Bookmark and ShareShare
Tuesday, March 4, 2014

Cities: Think Before You Vote

Years ago, I was watching a super-important college football game on TV between the Nebraska Cornhuskers and the Miami Hurricanes. My friends and I are insane Husker fans, and we were so tense, we could hardly breathe.

Suddenly, Miami scores -- and my wife cheers. She didn’t know it, but she was cheering for the enemy. We forgave her, because she really didn’t know which team was which. My wife doesn’t follow football, and way down deep, she secretly wishes they’d ban it, but she has come to accept the game as a necessary evil in an otherwise great society.

Here’s my question: Would you pick my wife to coach your favorite football team?

This question seems crazy given the story I just shared, but somehow, in the political arena, it’s not. We routinely elect people to city and state leadership who have very little knowledge of the job and who, in many cases, aren’t particularly fond of business and free enterprise -- the power behind our economy. Maybe they see business as a necessary evil in an otherwise great society. Whatever the case, they don’t understand or appreciate free enterprise any more than my wife understands or appreciates football.

Here’s one big example: New York City just said goodbye to one of the greatest mayors of any city in history, Michael Bloomberg. Using his decades of executive and hands-on business experience from building Bloomberg LP, Mayor Mike steered New York out of its post-9/11 panic and made it once again a world-class city: safe, welcoming to businesses and tourists, and economically and culturally thriving.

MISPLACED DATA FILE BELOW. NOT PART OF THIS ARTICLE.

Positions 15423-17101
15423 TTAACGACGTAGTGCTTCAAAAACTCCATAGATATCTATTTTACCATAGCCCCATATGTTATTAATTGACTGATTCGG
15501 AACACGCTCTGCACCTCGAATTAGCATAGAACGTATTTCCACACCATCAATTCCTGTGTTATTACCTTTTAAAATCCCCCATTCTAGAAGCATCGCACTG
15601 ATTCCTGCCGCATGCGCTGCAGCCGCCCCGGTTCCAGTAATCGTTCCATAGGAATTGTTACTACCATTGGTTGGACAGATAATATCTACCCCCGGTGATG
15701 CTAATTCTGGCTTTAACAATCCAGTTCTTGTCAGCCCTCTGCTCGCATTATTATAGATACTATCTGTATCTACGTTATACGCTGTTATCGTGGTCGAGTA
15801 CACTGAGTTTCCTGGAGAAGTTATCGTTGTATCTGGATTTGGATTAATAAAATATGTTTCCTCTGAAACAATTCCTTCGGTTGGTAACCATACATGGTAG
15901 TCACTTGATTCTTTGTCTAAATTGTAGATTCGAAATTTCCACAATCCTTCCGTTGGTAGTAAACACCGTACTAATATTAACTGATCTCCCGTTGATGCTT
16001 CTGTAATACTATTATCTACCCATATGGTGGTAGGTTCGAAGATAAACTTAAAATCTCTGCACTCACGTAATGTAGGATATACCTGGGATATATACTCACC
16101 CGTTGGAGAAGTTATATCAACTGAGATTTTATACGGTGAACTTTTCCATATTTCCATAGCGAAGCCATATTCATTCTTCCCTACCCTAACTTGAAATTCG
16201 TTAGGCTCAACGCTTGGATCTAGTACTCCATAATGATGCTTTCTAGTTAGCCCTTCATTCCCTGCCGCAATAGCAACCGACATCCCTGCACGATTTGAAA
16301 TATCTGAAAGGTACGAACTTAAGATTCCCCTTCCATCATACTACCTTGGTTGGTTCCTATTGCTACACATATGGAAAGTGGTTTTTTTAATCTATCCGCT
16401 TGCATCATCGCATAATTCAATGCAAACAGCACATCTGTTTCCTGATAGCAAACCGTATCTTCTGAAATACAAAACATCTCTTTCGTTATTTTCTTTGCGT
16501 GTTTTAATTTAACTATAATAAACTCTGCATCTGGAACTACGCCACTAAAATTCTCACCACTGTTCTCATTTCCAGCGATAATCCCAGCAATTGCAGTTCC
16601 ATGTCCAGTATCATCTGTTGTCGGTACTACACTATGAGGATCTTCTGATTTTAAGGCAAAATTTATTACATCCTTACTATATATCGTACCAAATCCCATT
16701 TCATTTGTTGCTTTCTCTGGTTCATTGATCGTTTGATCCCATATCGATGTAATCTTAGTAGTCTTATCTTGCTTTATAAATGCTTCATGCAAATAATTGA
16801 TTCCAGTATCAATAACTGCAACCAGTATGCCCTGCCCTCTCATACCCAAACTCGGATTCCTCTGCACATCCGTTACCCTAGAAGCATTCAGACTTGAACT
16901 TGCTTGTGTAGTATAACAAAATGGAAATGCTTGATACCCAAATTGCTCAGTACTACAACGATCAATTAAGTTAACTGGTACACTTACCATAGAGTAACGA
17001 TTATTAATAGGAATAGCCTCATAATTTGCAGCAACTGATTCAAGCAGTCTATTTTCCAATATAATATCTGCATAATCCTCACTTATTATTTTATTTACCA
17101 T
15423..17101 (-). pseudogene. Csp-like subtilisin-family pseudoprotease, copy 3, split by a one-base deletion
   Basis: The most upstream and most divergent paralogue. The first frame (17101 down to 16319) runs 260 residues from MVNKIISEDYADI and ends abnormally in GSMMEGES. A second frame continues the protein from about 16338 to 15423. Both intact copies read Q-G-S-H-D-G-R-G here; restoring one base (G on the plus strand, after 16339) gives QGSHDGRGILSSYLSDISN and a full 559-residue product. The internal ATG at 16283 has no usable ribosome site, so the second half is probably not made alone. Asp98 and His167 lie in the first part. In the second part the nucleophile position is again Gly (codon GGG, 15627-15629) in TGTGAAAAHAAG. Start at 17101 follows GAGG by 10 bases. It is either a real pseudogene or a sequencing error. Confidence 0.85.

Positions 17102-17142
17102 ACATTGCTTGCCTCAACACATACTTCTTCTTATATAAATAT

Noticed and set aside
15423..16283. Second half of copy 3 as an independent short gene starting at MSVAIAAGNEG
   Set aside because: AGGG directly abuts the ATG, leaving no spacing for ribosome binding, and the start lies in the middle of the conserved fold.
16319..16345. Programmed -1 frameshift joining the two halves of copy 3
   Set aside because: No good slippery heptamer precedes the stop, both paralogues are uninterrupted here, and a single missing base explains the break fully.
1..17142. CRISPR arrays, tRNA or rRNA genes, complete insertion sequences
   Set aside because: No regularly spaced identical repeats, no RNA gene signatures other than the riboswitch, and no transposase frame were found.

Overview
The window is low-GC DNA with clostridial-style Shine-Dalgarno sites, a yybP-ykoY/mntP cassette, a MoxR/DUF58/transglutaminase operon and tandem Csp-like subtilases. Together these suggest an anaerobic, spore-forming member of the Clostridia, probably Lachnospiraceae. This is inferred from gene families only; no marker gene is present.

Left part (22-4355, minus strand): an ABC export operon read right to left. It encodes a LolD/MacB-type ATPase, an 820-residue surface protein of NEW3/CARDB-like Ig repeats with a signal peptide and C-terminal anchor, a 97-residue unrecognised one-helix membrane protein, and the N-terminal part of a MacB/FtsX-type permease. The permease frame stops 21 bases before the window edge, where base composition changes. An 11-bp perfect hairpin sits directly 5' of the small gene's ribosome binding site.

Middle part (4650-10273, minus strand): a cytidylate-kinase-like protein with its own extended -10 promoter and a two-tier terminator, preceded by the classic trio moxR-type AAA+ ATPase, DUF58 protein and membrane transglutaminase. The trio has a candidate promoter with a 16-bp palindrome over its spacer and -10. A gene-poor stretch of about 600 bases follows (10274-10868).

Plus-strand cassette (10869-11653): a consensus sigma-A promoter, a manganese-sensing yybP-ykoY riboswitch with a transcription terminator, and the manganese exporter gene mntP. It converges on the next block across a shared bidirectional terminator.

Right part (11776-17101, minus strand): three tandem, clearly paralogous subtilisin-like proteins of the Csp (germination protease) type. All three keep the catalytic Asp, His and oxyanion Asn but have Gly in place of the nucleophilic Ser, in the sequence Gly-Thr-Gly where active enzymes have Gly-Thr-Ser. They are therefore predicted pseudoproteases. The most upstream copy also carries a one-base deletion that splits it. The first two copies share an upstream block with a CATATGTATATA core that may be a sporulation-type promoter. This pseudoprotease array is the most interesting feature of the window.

I’m not that familiar yet with his successor, Bill de Blasio. But I do know that the biggest operation he’d ever run prior to being elected mayor last fall was the city’s office of the public advocate -- which has just over a $2 million budget. The budget for the entire city: more than $70 billion. That’s a pretty big leap. And his campaign to run one of the greatest cities in the world was built around reducing income inequality, making the police more sensitive to local communities, and taxing people earning more than $500,000 a year to pay for universal pre-kindergarten. I don’t recall him saying much, if anything, in his campaign about keeping New York’s world-class economic engine roaring, building on the amazing success of his predecessor, or about creating more good jobs. In fact, he ran his campaign as the anti-Bloomberg.

I’m not picking on New York or de Blasio. The point is, when it comes to creating economic growth and good jobs for America, effective city leadership all around the country is essential. It trumps national leadership. For instance, Austin and Albany are both capital cities in big American states. Neither city is located by a port or a natural tourist attraction with beaches or mountains. They’re pretty much alike, except that Austin wins big and Albany loses big.

The difference, in my view, is that Austin has deeply caring, highly engaged business, political, and philanthropic leaders with policies, beliefs, and values about human nature that work. They understand the critical importance of building a thriving, growing economy -- one that welcomes business and creates a culture of entrepreneurship. Albany has the opposite, as I see it: leaders with policies and beliefs that discourage business and entrepreneurship, if not outright scare them away.